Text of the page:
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To prove the uniqueness of the multiplicative inverse of a real number, let's assume that there are two different multiplicative inverses, say a and b, for a given real number x. This means that a * x = b * x = 1. By multiplying both sides of the equations by the common factor x, we get a = b = 1/x, which proves that the multiplicative inverse is indeed unique.

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Suppose p and q are inverses of a number x. where x is non-zero.

Then, by definition, xp = 1 = xq

therefore xp - xq = 0

and, by the distributive property of multiplication over subtraction,

x*(p - q) = 0

Then, since x is non-zero, (p - q) = 0.

That is, p = q.

[If x = 0 then it does not have a multiplicative inverse.]

Q: How do you prove the multiplicative inverse of a real number is unique?

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I can give you an example and prove it: eg. take the rational no. 2......hence its additive inverse ie. its opposite no. will be -2 now lets add: =(2)+(-2) =2-2 =0 it means that the opposite no.s. get cancelled and give the answer 0 this is the same case for sum of a rational no. and its opposite no. to be ZERO

Assume that f:S->T is invertible with inverse g:T->S, then by definition of invertible mappings f*g=i(S) and g*f=i(T), which defines f as the inverse of g. So g is invertible.

The square root of 2 is 1.141..... is an irrational number

Because 3 is a prime number and as such its square root is irrational

A will always be an odd number.

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A multiplicative inverse (or reciprocal) is a number 1/x which when multiplied by x yields the multiplicative identity (1). 2.1 = 2 and 1/10 = 21/10 21/10 x 10/21 = 210/210 = 1

The multiplicative inverse is defined as: For every number a ≠ 0 there is a number, denoted by a⁻¹ such that a . a⁻¹ = a⁻¹ . a = 1 First we need to prove that any number times zero is zero: Theorem: For any number a the value of a . 0 = 0 Proof: Consider any number a, then: a . 0 + a . 0 = a . (0 + 0) {distributive law) = a . 0 {existence of additive identity} (a . 0 + a . 0) + (-a . 0) = (a . 0) + (-a . 0) = 0 {existence of additive inverse} a . 0 + (a . 0 + (-a . 0)) = 0 {Associative law for addition} a . 0 + 0 = 0 {existence of additive inverse} a . 0 = 0 {existence of additive identity} QED Thus any number times 0 is 0. Proof of no multiplicative inverse of 0: Suppose that a multiplicative inverse of 0, denoted by 0⁻¹, exists. Then 0 . 0⁻¹ = 0⁻¹ . 0 = 1 But we have just proved that any number times 0 is 0; thus: 0⁻¹ . 0 = 0 Contradiction as 0 ≠ 1 Therefore our original assumption that there exists a multiplicative inverse of 0 must be false. Thus there is no multiplicative inverse of 0. ---------------------------------------------------- That's the mathematical proof. Logically, the multiplicative inverse undoes multiplication - it is the value to multiply a result by to get back to the original number. eg 2 × 3 = 6, so the multiplicative inverse is to multiply by 1/3 so that 6 × 1/3 = 2. Now consider 2 × 0 = 0, and 3 × 0 = 0 There is more than one number which when multiplied by 0 gives the result of 0. How can the multiplicative inverse of multiplying by 0 get back to the original number when 0 is multiplied by it? In the example, it needs to be able to give both 2 and 3, and not only that, distinguish which 0 was formed from which, even though 0 is a single "number".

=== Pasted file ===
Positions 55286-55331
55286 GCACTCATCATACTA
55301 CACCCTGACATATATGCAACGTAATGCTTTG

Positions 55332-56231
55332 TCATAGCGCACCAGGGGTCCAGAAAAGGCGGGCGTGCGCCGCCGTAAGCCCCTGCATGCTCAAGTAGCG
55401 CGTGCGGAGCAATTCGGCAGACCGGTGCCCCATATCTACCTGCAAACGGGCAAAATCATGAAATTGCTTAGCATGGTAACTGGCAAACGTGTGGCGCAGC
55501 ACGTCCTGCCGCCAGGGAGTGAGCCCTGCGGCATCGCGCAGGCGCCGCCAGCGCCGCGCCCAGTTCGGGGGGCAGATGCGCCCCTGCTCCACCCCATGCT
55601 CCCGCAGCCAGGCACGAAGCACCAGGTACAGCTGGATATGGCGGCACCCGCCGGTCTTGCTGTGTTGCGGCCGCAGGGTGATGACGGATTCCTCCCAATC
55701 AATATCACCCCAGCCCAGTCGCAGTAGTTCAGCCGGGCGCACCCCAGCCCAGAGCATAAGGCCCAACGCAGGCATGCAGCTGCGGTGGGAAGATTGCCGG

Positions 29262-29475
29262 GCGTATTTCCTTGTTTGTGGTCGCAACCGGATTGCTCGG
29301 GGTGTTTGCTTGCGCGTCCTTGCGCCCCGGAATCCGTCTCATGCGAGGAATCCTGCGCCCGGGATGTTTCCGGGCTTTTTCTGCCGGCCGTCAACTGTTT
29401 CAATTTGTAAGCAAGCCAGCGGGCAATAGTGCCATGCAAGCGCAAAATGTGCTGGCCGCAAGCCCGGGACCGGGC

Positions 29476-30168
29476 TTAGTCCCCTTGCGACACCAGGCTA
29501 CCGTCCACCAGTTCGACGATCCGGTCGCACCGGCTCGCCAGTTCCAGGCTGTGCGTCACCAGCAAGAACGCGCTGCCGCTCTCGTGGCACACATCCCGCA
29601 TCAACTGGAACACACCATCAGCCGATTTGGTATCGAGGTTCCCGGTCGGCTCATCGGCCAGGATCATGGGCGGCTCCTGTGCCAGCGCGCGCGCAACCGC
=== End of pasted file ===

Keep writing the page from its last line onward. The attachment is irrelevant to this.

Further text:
You can multiply each side of the multiplicative inverse equation by the other inverse to show that any two multiplicative inverses are equal. Here it is more formally. Theorem: For all x in R, there exists y in R s.t. x * y = 1. If there is a y' in R such that x * y' = 1, then y = y'. Proof: - Start with x * y = 1. - y * x = 1 (commutative) - (y * x) * y' = 1 * y' = y' - y * (x * y') = y' (associative) - y * 1 = y' (because x*y' = 1) - y = y'

assume its not. make two cases show that the two cases are equal

In the definition of a field it is only required of the non-zero numbers to have a multiplicative inverse. If we want 0 to have a multiplicative inverse, and still keep the other axioms we see (for example by the easy to prove result that a*0 = 0 for all a) that 0 = 1, now if that does not contradict the axioms defining a field (some definitions allows 0 = 1), then we still get for any number x in the field that x = 1*x = 0*x = 0, so we would get a very boring field consisting of only one element.

this question on pic

I can give you an example and prove it: eg. take the rational no. 2......hence its additive inverse ie. its opposite no. will be -2 now lets add: =(2)+(-2) =2-2 =0 it means that the opposite no.s. get cancelled and give the answer 0 this is the same case for sum of a rational no. and its opposite no. to be ZERO

Mulltiplication and division are inverse processes for the same numbers involved in the operation. If my answer is not correct wait please for the edition of this question by an expert. Thank you.

There is not much to prove there; opposite numbers, by which I take you mean "additive inverse", are defined so that their sum equals zero.

Answer this question… Which term best describes a proof in which you assume the opposite of what you want to prove?

Assume that f:S->T is invertible with inverse g:T->S, then by definition of invertible mappings f*g=i(S) and g*f=i(T), which defines f as the inverse of g. So g is invertible.

no prove....